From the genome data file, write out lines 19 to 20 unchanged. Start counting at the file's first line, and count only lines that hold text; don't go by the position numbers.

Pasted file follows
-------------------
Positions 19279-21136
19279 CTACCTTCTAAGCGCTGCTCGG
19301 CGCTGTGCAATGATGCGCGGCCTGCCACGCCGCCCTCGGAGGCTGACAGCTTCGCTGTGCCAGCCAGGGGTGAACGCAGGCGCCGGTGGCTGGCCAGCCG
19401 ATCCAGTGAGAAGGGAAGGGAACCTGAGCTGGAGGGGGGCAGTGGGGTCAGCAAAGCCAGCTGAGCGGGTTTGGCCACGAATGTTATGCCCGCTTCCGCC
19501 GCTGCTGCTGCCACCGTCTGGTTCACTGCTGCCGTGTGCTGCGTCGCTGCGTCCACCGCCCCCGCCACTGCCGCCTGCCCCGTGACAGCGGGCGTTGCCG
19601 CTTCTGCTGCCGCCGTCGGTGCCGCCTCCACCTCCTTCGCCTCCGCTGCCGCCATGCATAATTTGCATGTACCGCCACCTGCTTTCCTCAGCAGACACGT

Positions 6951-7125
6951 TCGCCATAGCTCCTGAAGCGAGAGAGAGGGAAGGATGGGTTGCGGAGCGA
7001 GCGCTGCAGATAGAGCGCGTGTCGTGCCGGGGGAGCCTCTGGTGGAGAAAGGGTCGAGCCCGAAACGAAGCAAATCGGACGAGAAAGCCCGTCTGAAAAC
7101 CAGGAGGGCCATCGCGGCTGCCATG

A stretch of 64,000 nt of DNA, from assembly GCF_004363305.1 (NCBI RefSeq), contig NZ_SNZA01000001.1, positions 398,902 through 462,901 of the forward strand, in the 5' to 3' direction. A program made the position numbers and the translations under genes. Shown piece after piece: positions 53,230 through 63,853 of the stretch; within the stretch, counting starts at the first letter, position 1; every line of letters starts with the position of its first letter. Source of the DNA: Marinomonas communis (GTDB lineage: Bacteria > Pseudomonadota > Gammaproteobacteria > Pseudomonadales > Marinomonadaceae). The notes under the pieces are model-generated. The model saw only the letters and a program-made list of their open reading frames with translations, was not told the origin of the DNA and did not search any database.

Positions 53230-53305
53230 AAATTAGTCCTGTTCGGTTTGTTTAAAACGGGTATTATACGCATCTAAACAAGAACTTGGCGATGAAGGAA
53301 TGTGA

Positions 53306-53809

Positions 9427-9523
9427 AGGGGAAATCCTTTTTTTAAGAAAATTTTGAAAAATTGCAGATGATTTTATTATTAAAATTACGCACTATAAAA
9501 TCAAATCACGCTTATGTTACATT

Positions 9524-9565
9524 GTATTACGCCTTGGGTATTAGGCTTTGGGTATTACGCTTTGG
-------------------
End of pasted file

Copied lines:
Positions 9524-9565
9524 GTATTACGCCTTGGGTATTAGGCTTTGGGTATTACGCTTTGG